Not that this advantage mattered to her; Jaz had only chosen the material because she had a lot of it and red was Her Color.

“You should come join us at the canteen.” Jaz patted her on the arm. “It’s Waffle Day.”

“Sorry,” Pix continued, “but I still have a ton of work to do.”

“But it’s Waffle Day!” Jaz spluttered, as if Pix had just said she didn’t plan to observe Hallowmas this year. (Hallowmas was a weird quasi-religious holiday that had evolved over the centuries. No one remembered what its original purpose was, but everyone still celebrated it because it was one of those holidays when it was socially acceptable to eat exorbitant amounts of candy and rich holiday foods while romping around in sexy costumes and generally being ridiculous. Not that the hunters here needed a holiday to do so, but they weren’t going to turn down the excuse.)

“I don’t understand everyone’s obsession with waffles,” Pix dismissed. “They’re just overcomplicated pancakes.”

“When has a pancake ever been considerate enough to hold extra toppings for you in convenient, specialized pockets?”

“Jaz,” Pix huffed. “I’m trying to work.”

“Yeah, about that.” Jaz scooched closer and draped an arm over Pix’s shoulders. “You see, the thing about life. The really important thing about life is you’ve got to live it. You can’t live it when you hide in a tent all weekend looking at papers and stuff.”

“Such inspirational words!” Nova exclaimed. “Thank you for sharing them!”

“See? Nova appreciates my immense profundity.”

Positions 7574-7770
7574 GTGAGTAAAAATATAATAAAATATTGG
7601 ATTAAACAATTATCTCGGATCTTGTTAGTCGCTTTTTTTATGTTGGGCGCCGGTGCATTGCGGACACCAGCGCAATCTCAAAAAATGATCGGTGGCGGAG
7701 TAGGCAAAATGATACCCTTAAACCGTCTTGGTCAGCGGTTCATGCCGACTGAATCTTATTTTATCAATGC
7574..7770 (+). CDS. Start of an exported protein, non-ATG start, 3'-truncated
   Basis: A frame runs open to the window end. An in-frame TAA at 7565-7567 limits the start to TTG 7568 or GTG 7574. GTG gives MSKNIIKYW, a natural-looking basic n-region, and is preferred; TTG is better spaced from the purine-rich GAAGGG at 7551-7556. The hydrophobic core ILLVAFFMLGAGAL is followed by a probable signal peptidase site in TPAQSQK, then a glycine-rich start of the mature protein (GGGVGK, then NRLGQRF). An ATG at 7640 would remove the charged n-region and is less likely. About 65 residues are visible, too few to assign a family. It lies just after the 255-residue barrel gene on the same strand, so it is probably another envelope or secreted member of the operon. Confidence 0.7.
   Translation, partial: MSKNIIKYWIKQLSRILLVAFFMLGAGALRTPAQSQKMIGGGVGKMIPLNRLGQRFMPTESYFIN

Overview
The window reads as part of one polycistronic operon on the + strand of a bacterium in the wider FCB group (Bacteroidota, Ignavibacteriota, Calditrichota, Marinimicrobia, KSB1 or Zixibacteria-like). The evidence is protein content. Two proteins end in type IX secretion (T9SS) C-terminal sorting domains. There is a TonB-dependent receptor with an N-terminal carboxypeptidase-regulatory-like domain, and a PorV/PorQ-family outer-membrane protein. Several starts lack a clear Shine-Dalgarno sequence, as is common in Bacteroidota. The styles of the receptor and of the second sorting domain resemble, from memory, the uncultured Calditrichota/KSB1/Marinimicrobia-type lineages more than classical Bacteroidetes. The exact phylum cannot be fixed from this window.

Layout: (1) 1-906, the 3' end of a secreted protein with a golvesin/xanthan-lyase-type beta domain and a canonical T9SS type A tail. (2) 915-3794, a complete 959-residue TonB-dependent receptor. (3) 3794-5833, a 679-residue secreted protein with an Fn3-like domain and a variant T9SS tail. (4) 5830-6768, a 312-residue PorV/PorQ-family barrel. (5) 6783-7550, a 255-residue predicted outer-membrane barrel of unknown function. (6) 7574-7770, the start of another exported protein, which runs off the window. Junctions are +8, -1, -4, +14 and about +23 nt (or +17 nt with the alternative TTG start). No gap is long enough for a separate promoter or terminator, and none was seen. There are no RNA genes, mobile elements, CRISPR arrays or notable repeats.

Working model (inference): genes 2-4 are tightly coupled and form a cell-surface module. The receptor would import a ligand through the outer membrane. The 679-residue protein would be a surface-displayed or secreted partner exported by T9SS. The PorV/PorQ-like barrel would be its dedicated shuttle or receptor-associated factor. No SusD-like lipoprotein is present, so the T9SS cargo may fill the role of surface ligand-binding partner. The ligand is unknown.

“I am living.” Pix took hold of Jaz’s wrist and removed the unwanted arm from her shoulders. “And I want to continue living. Why do you think I’ve been ‘cooped up’ in here?”

“Because you’re a stick-in-the-mud who doesn’t like to have any fun?”

“No, because of this.”

Pix held up the spellglass rod from her disassembled weapon.

“Hmm.” Jaz squinted at the clouded rod, slightly darker on the end that connected to the hilt mechanisms. “What do we have here?”

“A crack in the base. And mysteric degradation.”

“Oh,” Jaz uttered. All the joy and sass leaked from her face as the revelation sobered her up. A hunter’s relationship with their weapon was a deeply personal one. It started with the initial selection and training, continued through the daily maintenance rituals and hard-earned upgrades, and sometimes ended in bloody life-or-death moments in the field.

A hunter’s weapon was a dear, invaluable friend. A trusted, unflinching colleague through any trial the Monstrous Continent could throw at that hunter.

And Pix had just told Jaz her friend was dying.

“Yeah. ‘Oh.’” Pix frowned. “I’m guessing it’s got two, maybe three shots left before the rod burns out.”

“Well, I suppose we haven’t been kind to our equipment recently, what with the Screecher and all the other dung we’ve had to deal with these past few months.”

“I know. And that’s probably why it’s in such bad shape right now.”

“Can you replace the rod?”

“Can’t afford it. I’m still paying off loans for this one.”

“Damn. Yeah, that sucks. I’d help you out, but …” Jaz made an emptying-pockets gesture, which would have been more appropriate if she’d actually had pockets.

“I know,” Pix said. “And I wouldn’t ask for a favor like that even if you could. I appreciate the thought, though.”

“So, what are you going to do about it?” Jaz asked.

“Miss Pix has a plan!” Nova inserted brightly.

“Of course she does,” Jaz agreed, unsurprised. Pix could be relied upon for many things, and one of them was to Always Have a Plan. “Now what’s this super awesome plan you’ve been working on?”

“It’s still a work in progress,” Pix stressed cautiously.

“Well, clearly.” Jaz picked up a random piece of paper from the table. “What’s this?”

“My shopping list.”